The study indicates that investing money in arts and cultural programs has brought the Denver-metro area more than just education, entertainment and expression over the past decade. It has sparked economy activity — and helped the arts community rise above the recession, with across-the-board increases in employment, volunteerism, youth involvement, audience reach and programming.

Total economic activity was up 18.4 percent from 2009.

Boulder County arts and cultural groups contributed to this trend. Many of those groups report substantial growth in volunteers, donations and audience — not to mention eTown’s new $7 million concert hall, recording studio and community center that opened a few months ago in downtown Boulder.

“I wish I could tell you some dark tale about how the recession was really horrible for us and now it’s better, but the reality is, it’s been fairly stable,” said Nick Forster, founder of eTown.

That’s not to say it’s been easy, Boulder County art organizations say; eTown had to raise money for a capital campaign during tough economic times. Other organizations say they’ve kept strong by keeping overhead costs skinny and by ramping up fundraising efforts.

It’s more a reflection of the Front Range’s values, Forster said.

“We’re surrounded by people who have a history of exposure to culture. This is a well-traveled community, a well-educated community, a community that has maintained lifelong curiosity. So there’s a desire, very widespread, to keep that going,” he said. “It’s about having culture be part of our, well, culture.”

The CBCA study, titled the “2012 Economic Activity Study of Metro Denver,” tracked data provided by more than 300 arts and cultural organizations in a seven-county Denver-metro area that receive funding from the Scientific and Cultural Facilities District (SCFD). This district includes Boulder County.

In the past decade, a voter-approved sales and use tax has brought in $424 million to the SCFD.

A significant portion of the Colorado Music Festival and Rocky Mountain Center for Musical Arts’ budget — about $150,000 — comes from the district, according to executive director Catherine Underhill.

The funding allows the Lafayette-based center to provide tickets to isolated seniors involved with the Circle of Care. It contributes to the tuition-assistance program at the music school and helps the center stock its musical instrument bank, with 250 instruments to rent on a sliding scale for as little as $5 a month.

“It makes sure the entire community is able to benefit from our programming,” Underhill said.

In fact, the Economic Activity Study reported that arts and cultural groups are reaching an increasingly wider audience.

Attendance at local art events was up — by 30 percent since 2009, thanks in part to a variety of big-scale events, such as King Tut at the Denver Art Museum and new buildings, such as the Lone Tree Arts Center, according to the report, which listed eTown Hall as a significant project in the “construction phase” in 2011.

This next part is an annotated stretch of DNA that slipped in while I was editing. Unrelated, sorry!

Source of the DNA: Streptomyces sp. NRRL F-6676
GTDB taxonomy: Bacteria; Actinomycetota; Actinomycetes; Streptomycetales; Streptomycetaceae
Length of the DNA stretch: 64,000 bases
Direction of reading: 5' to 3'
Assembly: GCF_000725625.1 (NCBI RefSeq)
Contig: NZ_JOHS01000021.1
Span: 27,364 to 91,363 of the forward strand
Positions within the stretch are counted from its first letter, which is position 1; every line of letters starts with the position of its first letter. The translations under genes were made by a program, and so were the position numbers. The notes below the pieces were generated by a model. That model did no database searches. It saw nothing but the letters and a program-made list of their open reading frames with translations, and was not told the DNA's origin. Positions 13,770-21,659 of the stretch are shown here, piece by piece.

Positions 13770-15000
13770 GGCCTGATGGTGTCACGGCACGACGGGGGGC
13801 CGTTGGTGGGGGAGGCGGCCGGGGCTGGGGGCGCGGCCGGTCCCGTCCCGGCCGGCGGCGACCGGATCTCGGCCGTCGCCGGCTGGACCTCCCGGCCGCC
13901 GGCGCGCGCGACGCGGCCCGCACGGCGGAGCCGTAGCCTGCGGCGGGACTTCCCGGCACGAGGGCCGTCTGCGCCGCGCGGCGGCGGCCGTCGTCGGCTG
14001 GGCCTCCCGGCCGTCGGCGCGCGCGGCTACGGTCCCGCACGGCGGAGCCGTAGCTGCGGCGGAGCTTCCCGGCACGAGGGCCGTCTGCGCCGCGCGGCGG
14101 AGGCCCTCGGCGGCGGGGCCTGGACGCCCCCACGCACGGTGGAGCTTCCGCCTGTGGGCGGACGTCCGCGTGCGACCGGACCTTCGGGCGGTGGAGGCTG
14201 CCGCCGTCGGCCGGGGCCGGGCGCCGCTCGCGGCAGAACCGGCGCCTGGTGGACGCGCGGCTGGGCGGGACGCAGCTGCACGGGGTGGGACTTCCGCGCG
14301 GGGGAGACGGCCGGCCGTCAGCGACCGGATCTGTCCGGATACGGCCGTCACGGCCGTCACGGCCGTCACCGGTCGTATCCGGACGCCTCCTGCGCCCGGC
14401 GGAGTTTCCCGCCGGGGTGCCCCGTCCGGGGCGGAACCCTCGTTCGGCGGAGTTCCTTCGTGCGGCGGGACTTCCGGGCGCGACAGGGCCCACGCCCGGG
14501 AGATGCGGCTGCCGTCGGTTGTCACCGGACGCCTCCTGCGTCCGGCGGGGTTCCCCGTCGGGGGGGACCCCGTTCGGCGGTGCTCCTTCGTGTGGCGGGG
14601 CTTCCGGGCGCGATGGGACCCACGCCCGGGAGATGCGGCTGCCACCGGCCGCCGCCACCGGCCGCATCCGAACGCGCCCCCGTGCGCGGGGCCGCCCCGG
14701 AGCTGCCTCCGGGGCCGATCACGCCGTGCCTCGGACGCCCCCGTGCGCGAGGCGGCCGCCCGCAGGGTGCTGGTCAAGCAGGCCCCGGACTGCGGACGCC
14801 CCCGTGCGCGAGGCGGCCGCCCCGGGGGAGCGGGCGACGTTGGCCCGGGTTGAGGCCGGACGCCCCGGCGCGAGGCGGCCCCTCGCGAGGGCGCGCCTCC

Attendance at the Boulder Museum of Contemporary Art (BMoCA) grew from about 18,000 in 2009 to more than 29,700 in 2011.

The Colorado Music Festival in Boulder said its audience has been growing 4 to 7 percent every year in the past decade, although this summer was a little off, because of weather; it was 103 degrees on opening night, according to Underhill.

“We’ve basically doubled our festival attendance over the last decade,” she said.

The six-week summer festival now sells about 22,000 tickets.

Boulder’s eTown’s reach also has widened. The national nonprofit and syndicated radio program started in 1991 with 40 radio stations. Today, eTown boasts 300 stations. Tickets to live recordings regularly sell out, with about 20,000-30,000 attendees per year, Forster said.

However, he said, eTown’s real, recent expansion was in scope.

The eTown facility will be open to many new groups. For example, in the past week the building has been home to one performer, a KUNC listener-appreciation event, a 24-hour film shoot-out and a University of Colorado opera students’ recital.

eTown is now producing video, too. It recently launched a new iPhone app, featuring 300 short videos and multiple free podcasts.

The youngest generation

With growing social networks, Forster said, eTown is better poised to reach youth. It plans to soon launch a songwriting contest among area high schools.

The Colorado Music Festival and Rocky Mountain Center for Musical Arts also reports better connection to kids. A decade ago, the only children’s programming was a youth concert at the beginning of the festival season. Today, the center serves 550-600 children of all ages every week, via a year-round music school, Family Fun Concerts and the Classically Kids program, to name a few of the programs.